What is emulation?

  • (noun): (computer science) technique of one machine obtaining the same results as another.
    See also — Additional definitions below


The word emulation refers to:

Read more about Emulation.

Some articles on emulation:

Amiga Forever - Features
... Features, among others Emulation of Amiga hardware (allows Amiga software to run on a PC or mobile device) Officially licensed Amiga ROM and OS files (all versions from 0.7 to 3.X) Officially ...
Commodore 64 Music - Emulation
... The sid.oth4 project has over 380 songs of high quality MP3 available recorded on hardsid hardware and the SOASC= project have the entire high voltage sid collection release 49 (over 35,000 songs) recorded in from real Commodore 64's in high quality mp3 ... Both projects emphasize the importance of preserving the authentic sound of the SID chip ...
Bsnes - Background
... was the first emulator to feature SPC7110 emulation, cycle-accurate SPC 700 emulation, cycle-accurate Super FX emulation, and Super Game Boy emulation ... of higan, bsnes 091, had an experimental Nintendo DS emulation core called dasShiny, developed by Cydrak, but was removed in higan 092 ...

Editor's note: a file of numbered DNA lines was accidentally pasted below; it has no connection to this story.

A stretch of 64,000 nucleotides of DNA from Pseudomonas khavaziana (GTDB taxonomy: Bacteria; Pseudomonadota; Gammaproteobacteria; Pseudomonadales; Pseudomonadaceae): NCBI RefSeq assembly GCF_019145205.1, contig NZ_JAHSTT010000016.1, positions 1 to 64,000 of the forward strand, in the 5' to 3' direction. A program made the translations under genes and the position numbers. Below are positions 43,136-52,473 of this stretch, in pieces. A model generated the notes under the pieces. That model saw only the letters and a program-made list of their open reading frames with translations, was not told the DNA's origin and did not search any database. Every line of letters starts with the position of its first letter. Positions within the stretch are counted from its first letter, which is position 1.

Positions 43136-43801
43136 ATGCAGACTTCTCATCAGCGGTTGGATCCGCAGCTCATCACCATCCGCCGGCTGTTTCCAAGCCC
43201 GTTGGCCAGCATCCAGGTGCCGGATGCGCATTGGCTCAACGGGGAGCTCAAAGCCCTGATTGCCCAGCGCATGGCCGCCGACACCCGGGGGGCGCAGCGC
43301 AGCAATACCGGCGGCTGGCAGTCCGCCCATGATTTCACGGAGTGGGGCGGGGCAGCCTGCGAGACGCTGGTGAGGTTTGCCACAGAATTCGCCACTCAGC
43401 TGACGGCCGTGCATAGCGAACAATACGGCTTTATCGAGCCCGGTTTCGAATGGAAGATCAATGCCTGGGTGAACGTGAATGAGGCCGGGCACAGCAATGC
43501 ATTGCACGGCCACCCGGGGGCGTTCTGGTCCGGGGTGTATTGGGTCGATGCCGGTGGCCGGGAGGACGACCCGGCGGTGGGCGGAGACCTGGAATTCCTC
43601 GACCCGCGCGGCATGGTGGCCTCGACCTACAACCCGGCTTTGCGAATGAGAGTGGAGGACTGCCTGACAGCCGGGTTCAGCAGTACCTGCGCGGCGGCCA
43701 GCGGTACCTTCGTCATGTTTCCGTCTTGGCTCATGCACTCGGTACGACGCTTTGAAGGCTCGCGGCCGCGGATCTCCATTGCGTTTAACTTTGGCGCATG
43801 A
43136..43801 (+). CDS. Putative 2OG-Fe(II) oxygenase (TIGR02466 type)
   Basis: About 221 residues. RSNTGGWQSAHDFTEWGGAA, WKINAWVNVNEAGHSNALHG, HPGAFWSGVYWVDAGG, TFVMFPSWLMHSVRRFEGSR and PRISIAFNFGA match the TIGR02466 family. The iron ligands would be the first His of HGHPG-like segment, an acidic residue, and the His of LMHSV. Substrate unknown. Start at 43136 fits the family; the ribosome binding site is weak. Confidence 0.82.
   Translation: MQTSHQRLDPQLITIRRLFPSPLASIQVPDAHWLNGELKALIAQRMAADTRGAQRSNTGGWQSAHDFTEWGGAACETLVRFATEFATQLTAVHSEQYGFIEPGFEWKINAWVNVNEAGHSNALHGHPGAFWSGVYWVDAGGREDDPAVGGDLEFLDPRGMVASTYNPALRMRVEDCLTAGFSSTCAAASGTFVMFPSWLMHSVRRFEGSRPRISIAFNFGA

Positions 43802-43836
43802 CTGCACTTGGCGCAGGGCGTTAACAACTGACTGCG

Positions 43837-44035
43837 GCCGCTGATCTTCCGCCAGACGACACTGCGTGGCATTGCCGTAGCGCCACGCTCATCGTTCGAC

Amigan - Models and Variants - Emulation
... Like many popular but discontinued platforms, the Amiga has been the target of various emulation projects so that software developed for the Amiga can be run on other computer platforms without the original hardware ... One of the most challenging aspects of emulation is the design of the Amiga chipset, which relies on cycle-critical timings ...
Emulation - Other Uses
... Emulation (observational learning), a theory of comparative psychology Socialist emulation, a form of competition that was practiced in the Soviet Union ...

More definitions of "emulation":

  • (noun): Effort to equal or surpass another.
  • (noun): Ambition to equal or excel.

Famous quotes containing the word emulation:

    Our children will not survive our habits of thinking, our failures of the spirit, our wreck of the universe into which we bring new life as blithely as we do. Mostly, our children will resemble our own misery and spite and anger, because we give them no choice about it. In the name of motherhood and fatherhood and education and good manners, we threaten and suffocate and bind and ensnare and bribe and trick children into wholesale emulation of our ways.
    June Jordan (b. 1939)